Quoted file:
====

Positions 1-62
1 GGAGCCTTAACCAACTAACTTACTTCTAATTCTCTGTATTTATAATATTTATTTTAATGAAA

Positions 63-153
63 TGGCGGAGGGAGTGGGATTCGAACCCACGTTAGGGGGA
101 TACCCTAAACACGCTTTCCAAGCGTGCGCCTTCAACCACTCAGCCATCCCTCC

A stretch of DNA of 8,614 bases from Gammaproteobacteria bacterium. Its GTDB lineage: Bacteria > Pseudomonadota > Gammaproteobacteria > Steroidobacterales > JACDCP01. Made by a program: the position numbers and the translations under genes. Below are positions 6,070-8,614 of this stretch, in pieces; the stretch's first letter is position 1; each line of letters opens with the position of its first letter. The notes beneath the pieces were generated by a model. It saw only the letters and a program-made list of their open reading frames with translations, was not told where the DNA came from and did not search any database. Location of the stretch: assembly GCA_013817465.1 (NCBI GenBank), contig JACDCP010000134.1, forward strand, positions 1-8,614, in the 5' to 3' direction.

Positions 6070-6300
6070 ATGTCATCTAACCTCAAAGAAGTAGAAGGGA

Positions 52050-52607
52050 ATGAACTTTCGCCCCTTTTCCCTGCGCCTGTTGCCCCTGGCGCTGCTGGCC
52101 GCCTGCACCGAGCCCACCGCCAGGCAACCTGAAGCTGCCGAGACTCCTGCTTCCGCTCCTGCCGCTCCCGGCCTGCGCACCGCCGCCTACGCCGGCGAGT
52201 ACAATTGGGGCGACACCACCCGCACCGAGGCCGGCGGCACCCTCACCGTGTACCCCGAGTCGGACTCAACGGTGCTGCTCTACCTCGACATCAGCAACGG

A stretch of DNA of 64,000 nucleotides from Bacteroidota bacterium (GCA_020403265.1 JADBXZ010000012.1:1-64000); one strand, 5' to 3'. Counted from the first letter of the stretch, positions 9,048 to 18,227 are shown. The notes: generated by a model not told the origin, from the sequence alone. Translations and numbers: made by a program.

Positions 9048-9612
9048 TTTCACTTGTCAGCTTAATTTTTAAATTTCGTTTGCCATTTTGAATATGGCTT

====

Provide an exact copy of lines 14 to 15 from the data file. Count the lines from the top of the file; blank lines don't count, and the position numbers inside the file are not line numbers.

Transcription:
Positions 9048-9612
9048 TTTCACTTGTCAGCTTAATTTTTAAATTTCGTTTGCCATTTTGAATATGGCTT